I remember back to the Stone Age of 1992 when I was a senior in college. We had a special assembly that was supposed to promote diversity on campus. One ethnic group of students after another would come on stage and tell why their group was worthy of attention and celebration. Afterwards, I ran into one of my friends on campus, also an older student, who happened to be of African ancestry. We both expressed the awful feeling we had on leaving the assembly. He said, “It’s as if each group got up there and yelled, ‘Don’t look at them! Look at us instead!.'” And you know, he nailed that observation. It was the first time in my life that I realized that everyone is dying to be center stage, even if it means trampling someone else to get there.
Internet-based social networking takes this to another level. Since there must be winners and losers in the push to be noticed, people have to stay current and hot. It’s now not enough that an actor must keep his or her face out there, even if it means slumming in C-Movie Land, your average Jane is compelled to keep her MySpace page up-to-the-minute or else face obscurity, buried under a hundred million other pages that are hipper and more relevant. To this generation, nothing could be more damning than to find no one cares that you think Timbaland is teh hot because they’ve moved on to someone else’s minty-fresh page.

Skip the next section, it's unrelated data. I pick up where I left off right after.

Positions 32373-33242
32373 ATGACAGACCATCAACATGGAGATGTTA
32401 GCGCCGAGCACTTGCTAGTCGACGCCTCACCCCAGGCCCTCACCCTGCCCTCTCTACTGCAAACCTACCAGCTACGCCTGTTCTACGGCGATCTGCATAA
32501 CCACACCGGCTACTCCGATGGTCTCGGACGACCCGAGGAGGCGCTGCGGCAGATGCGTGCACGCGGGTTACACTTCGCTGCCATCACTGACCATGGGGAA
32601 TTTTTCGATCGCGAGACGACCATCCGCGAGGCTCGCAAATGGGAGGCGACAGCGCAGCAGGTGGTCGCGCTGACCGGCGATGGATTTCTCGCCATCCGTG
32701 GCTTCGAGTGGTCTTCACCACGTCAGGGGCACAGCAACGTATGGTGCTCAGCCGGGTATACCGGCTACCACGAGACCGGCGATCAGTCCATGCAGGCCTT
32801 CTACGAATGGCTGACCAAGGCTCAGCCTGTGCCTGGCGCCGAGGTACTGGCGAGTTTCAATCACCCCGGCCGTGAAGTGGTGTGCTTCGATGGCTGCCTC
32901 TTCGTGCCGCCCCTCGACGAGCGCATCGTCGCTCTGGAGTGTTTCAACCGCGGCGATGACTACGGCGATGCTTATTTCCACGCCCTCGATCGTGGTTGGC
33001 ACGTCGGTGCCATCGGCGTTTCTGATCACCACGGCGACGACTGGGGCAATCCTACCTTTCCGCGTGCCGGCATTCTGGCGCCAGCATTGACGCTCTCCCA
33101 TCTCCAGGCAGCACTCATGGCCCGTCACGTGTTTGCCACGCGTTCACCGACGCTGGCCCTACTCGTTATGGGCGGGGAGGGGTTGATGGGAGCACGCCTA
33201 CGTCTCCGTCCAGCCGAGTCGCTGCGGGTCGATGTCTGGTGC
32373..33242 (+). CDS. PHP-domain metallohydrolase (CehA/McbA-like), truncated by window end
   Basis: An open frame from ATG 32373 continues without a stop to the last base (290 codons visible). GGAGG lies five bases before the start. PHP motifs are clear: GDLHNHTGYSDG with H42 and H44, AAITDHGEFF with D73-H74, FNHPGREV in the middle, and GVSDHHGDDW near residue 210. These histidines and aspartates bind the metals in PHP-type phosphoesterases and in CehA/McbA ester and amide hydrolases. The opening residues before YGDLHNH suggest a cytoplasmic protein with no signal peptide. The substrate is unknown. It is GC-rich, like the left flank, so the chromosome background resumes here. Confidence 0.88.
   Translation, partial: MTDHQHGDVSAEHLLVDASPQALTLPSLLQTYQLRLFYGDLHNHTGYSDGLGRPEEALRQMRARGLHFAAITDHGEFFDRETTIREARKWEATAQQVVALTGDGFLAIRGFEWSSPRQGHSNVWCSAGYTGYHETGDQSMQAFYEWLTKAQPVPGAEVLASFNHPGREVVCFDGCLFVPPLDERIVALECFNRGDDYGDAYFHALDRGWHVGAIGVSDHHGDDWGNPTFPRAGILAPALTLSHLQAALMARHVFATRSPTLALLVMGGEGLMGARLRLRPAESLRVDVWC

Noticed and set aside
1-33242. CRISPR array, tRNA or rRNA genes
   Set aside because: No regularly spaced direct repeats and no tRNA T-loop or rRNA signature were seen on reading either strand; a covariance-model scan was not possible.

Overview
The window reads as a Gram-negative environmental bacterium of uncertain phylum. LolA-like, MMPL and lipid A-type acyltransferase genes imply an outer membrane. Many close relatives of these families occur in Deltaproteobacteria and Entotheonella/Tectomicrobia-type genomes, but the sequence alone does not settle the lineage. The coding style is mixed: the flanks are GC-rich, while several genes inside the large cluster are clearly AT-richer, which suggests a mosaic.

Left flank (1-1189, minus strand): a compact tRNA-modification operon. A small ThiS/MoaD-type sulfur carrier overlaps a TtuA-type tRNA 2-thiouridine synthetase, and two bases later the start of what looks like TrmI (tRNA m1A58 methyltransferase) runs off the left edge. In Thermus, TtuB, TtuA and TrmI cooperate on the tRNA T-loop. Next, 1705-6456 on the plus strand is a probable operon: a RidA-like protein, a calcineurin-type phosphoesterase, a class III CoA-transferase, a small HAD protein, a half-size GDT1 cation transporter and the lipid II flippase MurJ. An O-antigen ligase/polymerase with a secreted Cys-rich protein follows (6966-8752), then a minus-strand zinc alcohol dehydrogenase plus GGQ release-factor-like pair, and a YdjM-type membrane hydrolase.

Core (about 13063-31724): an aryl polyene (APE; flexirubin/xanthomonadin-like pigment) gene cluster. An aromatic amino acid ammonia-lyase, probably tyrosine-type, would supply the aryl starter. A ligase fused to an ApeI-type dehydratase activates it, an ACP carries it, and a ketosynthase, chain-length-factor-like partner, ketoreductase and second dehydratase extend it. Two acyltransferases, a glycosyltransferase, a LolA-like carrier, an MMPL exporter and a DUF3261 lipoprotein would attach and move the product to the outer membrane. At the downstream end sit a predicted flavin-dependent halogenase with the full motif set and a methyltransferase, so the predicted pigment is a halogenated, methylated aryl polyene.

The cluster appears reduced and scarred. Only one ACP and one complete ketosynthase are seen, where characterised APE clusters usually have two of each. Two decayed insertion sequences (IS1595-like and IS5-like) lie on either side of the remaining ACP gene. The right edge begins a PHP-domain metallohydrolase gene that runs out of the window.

Some may be laughing about this, but for too many people it’s a serious thing. The hit counter decelerates and depression sets in. The Internet, in many ways, amplifies the feeling that it’s a dog-eat-dog world and you might be a 2-pound Yorkie-poo.
For others, it may be the opposite problem. A little attention and up sprouts the deceptive kingdom of “I Am Somebody!” Suddenly, your Barbie Fashions Designed By Bobby Mackie page has a thousand subscribers who consider you the guru of Barbie fashions designed by Bobby Mackie. (Until they find someone else filled with more Barbie-fashions-designed-by-Bobby-Mackie goodness. See above.)